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Langer wins major German science award

MIT Institute Professor Robert Langer, one of two winners of the 2008 Max Planck Research Award, gives a speech at the June 26th award ceremony as part of the 59th annual meeting of the Max Planck Society in Dresden, Germany.
Caption:
MIT Institute Professor Robert Langer, one of two winners of the 2008 Max Planck Research Award, gives a speech at the June 26th award ceremony as part of the 59th annual meeting of the Max Planck Society in Dresden, Germany.
Credits:
Photo / Norbert Michalke
Robert Langer
Caption:
Robert Langer
Credits:
Photo / Donna Coveney

Institute Professor Robert Langer has been chosen as one of two winners of the 2008 Max Planck Research Award, a 1.5 million-euro science prize funded by the German government.

Langer was recognized for his research on the development of biomimetic materials (materials fabricated based on natural processes found in biological systems). Such materials can be used for drug delivery and tissue engineering, among other applications.

Langer shares the award with Peter Fratzl of the Max Planck Institute for Colloids and Interfaces, a pioneer in the field of biological and biomimetic materials. Each winner will receive 750,000 euros.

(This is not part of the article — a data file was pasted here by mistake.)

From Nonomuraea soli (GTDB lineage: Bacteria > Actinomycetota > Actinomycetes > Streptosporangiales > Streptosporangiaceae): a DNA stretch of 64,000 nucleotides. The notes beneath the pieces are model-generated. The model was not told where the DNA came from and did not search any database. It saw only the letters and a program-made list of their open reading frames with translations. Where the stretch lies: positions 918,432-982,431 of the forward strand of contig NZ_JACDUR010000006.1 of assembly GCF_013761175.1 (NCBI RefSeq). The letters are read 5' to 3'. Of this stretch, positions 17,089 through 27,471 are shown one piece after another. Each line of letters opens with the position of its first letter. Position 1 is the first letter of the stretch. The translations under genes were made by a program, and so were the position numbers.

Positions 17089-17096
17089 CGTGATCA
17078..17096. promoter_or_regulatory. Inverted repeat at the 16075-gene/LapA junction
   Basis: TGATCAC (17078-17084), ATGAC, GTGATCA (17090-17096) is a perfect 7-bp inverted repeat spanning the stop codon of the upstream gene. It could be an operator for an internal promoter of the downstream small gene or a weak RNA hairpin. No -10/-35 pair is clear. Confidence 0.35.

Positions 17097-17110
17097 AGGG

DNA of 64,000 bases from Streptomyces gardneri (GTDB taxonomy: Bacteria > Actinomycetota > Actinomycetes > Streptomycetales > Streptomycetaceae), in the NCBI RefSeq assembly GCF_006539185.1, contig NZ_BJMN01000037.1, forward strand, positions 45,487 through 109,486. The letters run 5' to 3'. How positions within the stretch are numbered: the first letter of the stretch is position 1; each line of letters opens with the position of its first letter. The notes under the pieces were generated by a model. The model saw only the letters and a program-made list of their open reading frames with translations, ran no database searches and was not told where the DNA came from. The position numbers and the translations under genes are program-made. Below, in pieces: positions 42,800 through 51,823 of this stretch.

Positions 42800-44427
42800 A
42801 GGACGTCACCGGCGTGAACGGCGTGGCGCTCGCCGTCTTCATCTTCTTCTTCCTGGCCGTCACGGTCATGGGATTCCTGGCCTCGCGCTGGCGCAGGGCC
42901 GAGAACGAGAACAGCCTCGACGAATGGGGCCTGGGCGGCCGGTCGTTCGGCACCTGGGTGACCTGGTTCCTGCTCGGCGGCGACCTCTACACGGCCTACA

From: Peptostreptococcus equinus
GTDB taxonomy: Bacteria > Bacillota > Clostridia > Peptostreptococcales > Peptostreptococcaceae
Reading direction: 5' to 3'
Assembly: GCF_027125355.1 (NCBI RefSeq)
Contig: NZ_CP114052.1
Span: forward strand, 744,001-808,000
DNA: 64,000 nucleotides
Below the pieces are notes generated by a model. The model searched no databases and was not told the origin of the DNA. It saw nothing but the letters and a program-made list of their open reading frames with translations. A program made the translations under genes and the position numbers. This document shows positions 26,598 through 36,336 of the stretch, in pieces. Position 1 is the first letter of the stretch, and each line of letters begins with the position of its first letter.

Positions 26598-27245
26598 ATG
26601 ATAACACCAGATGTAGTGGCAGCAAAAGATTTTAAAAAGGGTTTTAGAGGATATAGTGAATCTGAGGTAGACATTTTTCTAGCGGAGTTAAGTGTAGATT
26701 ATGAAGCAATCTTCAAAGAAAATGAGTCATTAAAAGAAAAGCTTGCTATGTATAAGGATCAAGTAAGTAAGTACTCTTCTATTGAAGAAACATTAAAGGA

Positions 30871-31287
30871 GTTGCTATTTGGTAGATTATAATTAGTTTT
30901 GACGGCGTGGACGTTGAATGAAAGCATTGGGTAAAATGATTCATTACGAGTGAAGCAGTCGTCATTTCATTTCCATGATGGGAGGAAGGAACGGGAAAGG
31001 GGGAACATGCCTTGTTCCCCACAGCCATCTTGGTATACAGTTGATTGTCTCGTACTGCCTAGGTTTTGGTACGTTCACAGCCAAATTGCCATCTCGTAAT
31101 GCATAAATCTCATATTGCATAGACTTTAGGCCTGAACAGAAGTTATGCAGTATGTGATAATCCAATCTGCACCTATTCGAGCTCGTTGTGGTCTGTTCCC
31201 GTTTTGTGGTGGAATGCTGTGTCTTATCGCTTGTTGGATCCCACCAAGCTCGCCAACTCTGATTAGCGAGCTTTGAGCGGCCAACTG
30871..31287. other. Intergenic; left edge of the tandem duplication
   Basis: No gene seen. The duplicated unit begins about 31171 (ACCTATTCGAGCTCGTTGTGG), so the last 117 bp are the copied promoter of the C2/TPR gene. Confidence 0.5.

The Max Planck Research Award is given annually by the Alexander von Humboldt Foundation and the Max Planck Society to one German scientists and one foreign scientist. The award is given to researchers who have already achieved international recognition and who are expected to continue to make outstanding academic achievements.

"I'm incredibily thrilled to receive this award," said Langer. "First, it's an honor to receive such recognition, and second, it will give us the opportunity to pursue new kinds of research that we would never be able to pursue otherwise."

The awards ceremony took place June 26 as part of the 59th annual meeting of the Max-Planck-Gesellschaft in Dresden, Germany.

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